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Govt Plans to Bring Madrassas Under State Control

The Ministry of Interior Affairs says the government plans to take control of a network of over 5,000 madrassas as part of a drive to mainstream religious schools by putting them under the control of the state.

As part of the new plan, all madrassas are supposed to conduct their education activities under the monitoring of the government to help prevent possible misuse of these schools and ensure their security coverage under a system security policy.

The Afghan government does not have an exact figure about the number of the madrassas in the country, but a total of 5,000 are currently registered within the Afghan Ministry of Haj and Religious Affairs. Of the figure, 250 Madrasas are operating in Kabul.

Darul-Ulom Imam Abu Hanifa is one of the madrassas in Kabul where 200 teachers are associated with religious education to over 3,000 students.

“70 percent of the curricula are focused on religious education. The remaining 30 percent is modern education,” said Abdul Ghani Rahimi, the principle of Darul-Ulom Imam Abu Hanifa.

Meanwhile, a source has said that in some parts of Kabul, the madrassa employees are not willing to cooperate with the government to undertake the biometric registration for students and its staff members.

“It will be a good move if they operate under the control of the government. This helps to prevent registration of any Pakistani or a foreign national to deceive our people in madrassas,” said Mohammad Sadiq, a resident of Kabul.

According to the Ministry of Interior, there are so many madrassas that are not registered.

“There is a need for biometric registration to identity these people and find out the main purpose of their activities. It has a great significance to us in terms of security,” said Tariq Arian, a spokesman for the Ministry of Interior.

Based on the government statistics, from 5,000 madrasas that are currently registered in the government, 1,180 are operating under the Minisry of Education.

“Madrasas should be under the coverage of the system and the state institutions. There should be a single source curricula,” said Aminuddin Muzzafari, Deputy Minister of Haj and Religious Affairs.

“380,000 students are currently enrolled there. From the number 55,000 are women,” said Najiba Arian, a spokesperson for the Ministry of Education.

Recently, First Vice President Amrullah Saleh said that no one should be allowed to misuse madrassas. He also asked madrassas officials to help undertake the biometric process of the students.

Govt Plans to Bring Madrassas Under State Control

The Ministry of Interior says there are so many madrassas that are not registered.

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The Ministry of Interior Affairs says the government plans to take control of a network of over 5,000 madrassas as part of a drive to mainstream religious schools by putting them under the control of the state.

As part of the new plan, all madrassas are supposed to conduct their education activities under the monitoring of the government to help prevent possible misuse of these schools and ensure their security coverage under a system security policy.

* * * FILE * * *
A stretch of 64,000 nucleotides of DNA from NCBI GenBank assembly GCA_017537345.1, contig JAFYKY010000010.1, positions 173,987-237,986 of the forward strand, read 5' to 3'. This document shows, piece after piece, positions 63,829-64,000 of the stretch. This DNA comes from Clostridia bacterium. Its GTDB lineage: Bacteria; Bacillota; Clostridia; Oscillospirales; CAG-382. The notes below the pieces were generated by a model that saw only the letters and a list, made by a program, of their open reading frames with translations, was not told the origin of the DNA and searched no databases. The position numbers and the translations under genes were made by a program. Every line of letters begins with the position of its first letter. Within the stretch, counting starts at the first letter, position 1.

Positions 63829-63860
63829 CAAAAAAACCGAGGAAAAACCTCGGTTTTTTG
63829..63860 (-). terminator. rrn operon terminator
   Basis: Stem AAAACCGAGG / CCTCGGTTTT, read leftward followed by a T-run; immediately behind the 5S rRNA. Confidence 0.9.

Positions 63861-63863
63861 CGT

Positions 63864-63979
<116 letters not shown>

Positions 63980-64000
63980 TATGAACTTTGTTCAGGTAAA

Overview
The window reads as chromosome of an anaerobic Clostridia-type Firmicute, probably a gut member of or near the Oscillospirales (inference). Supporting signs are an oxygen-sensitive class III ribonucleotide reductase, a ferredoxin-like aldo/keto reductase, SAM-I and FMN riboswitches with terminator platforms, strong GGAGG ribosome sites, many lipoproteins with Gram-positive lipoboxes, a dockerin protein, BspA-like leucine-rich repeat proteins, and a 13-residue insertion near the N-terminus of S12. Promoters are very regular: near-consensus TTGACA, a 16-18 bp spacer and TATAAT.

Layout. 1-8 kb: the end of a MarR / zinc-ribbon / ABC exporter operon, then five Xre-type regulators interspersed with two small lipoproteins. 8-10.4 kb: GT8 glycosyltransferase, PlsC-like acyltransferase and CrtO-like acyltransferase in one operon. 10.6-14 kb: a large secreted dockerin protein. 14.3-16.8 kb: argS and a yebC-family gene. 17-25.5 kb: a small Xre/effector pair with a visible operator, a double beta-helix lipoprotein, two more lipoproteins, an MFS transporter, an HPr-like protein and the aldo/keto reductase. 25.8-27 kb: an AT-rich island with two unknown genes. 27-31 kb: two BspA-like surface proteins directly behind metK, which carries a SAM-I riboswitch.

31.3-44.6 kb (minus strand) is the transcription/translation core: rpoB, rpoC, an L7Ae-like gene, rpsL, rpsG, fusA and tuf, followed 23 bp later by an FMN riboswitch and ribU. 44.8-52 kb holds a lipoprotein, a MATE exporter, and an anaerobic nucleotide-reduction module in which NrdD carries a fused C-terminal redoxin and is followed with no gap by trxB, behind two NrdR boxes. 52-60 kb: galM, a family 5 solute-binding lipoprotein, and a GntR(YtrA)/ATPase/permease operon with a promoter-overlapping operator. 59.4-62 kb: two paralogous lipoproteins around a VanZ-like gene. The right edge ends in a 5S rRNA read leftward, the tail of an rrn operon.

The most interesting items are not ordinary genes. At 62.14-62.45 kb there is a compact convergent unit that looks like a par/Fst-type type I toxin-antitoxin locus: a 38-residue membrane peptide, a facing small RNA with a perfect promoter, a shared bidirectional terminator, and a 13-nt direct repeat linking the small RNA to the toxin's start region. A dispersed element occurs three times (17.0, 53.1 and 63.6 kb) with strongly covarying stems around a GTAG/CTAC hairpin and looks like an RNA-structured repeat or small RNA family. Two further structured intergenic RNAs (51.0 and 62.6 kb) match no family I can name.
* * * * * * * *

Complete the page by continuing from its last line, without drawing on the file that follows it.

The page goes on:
The Afghan government does not have an exact figure about the number of the madrassas in the country, but a total of 5,000 are currently registered within the Afghan Ministry of Haj and Religious Affairs. Of the figure, 250 Madrasas are operating in Kabul.

Darul-Ulom Imam Abu Hanifa is one of the madrassas in Kabul where 200 teachers are associated with religious education to over 3,000 students.

“70 percent of the curricula are focused on religious education. The remaining 30 percent is modern education,” said Abdul Ghani Rahimi, the principle of Darul-Ulom Imam Abu Hanifa.

Meanwhile, a source has said that in some parts of Kabul, the madrassa employees are not willing to cooperate with the government to undertake the biometric registration for students and its staff members.

“It will be a good move if they operate under the control of the government. This helps to prevent registration of any Pakistani or a foreign national to deceive our people in madrassas,” said Mohammad Sadiq, a resident of Kabul.

According to the Ministry of Interior, there are so many madrassas that are not registered.

“There is a need for biometric registration to identity these people and find out the main purpose of their activities. It has a great significance to us in terms of security,” said Tariq Arian, a spokesman for the Ministry of Interior.

Based on the government statistics, from 5,000 madrasas that are currently registered in the government, 1,180 are operating under the Minisry of Education.

“Madrasas should be under the coverage of the system and the state institutions. There should be a single source curricula,” said Aminuddin Muzzafari, Deputy Minister of Haj and Religious Affairs.

“380,000 students are currently enrolled there. From the number 55,000 are women,” said Najiba Arian, a spokesperson for the Ministry of Education.

Recently, First Vice President Amrullah Saleh said that no one should be allowed to misuse madrassas. He also asked madrassas officials to help undertake the biometric process of the students.

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